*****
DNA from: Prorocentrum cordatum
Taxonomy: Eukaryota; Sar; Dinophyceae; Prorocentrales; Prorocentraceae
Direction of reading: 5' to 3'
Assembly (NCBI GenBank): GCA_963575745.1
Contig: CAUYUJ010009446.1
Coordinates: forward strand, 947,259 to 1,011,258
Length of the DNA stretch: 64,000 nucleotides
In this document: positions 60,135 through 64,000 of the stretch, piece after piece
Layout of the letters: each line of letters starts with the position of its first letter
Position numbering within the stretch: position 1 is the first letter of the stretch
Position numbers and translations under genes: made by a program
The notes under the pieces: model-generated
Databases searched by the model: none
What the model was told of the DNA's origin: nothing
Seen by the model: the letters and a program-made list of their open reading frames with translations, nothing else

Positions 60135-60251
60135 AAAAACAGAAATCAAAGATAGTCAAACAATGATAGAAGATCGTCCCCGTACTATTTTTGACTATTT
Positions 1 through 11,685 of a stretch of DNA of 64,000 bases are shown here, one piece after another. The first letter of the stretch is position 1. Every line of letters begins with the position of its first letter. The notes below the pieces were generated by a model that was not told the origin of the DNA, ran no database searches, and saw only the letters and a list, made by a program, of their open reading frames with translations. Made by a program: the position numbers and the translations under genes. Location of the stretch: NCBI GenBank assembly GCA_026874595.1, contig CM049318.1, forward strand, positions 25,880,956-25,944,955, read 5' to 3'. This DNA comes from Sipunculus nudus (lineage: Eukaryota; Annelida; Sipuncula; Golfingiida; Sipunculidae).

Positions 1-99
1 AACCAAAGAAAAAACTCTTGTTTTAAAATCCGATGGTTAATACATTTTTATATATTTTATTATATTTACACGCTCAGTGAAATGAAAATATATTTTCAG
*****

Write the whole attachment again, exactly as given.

DNA from: Prorocentrum cordatum
Taxonomy: Eukaryota; Sar; Dinophyceae; Prorocentrales; Prorocentraceae
Direction of reading: 5' to 3'
Assembly (NCBI GenBank): GCA_963575745.1
Contig: CAUYUJ010009446.1
Coordinates: forward strand, 947,259 to 1,011,258
Length of the DNA stretch: 64,000 nucleotides
In this document: positions 60,135 through 64,000 of the stretch, piece after piece
Layout of the letters: each line of letters starts with the position of its first letter
Position numbering within the stretch: position 1 is the first letter of the stretch
Position numbers and translations under genes: made by a program
The notes under the pieces: model-generated
Databases searched by the model: none
What the model was told of the DNA's origin: nothing
Seen by the model: the letters and a program-made list of their open reading frames with translations, nothing else

Positions 60135-60251
60135 AAAAACAGAAATCAAAGATAGTCAAACAATGATAGAAGATCGTCCCCGTACTATTTTTGACTATTT
Positions 1 through 11,685 of a stretch of DNA of 64,000 bases are shown here, one piece after another. The first letter of the stretch is position 1. Every line of letters begins with the position of its first letter. The notes below the pieces were generated by a model that was not told the origin of the DNA, ran no database searches, and saw only the letters and a list, made by a program, of their open reading frames with translations. Made by a program: the position numbers and the translations under genes. Location of the stretch: NCBI GenBank assembly GCA_026874595.1, contig CM049318.1, forward strand, positions 25,880,956-25,944,955, read 5' to 3'. This DNA comes from Sipunculus nudus (lineage: Eukaryota; Annelida; Sipuncula; Golfingiida; Sipunculidae).

Positions 1-99
1 AACCAAAGAAAAAACTCTTGTTTTAAAATCCGATGGTTAATACATTTTTATATATTTTATTATATTTACACGCTCAGTGAAATGAAAATATATTTTCAG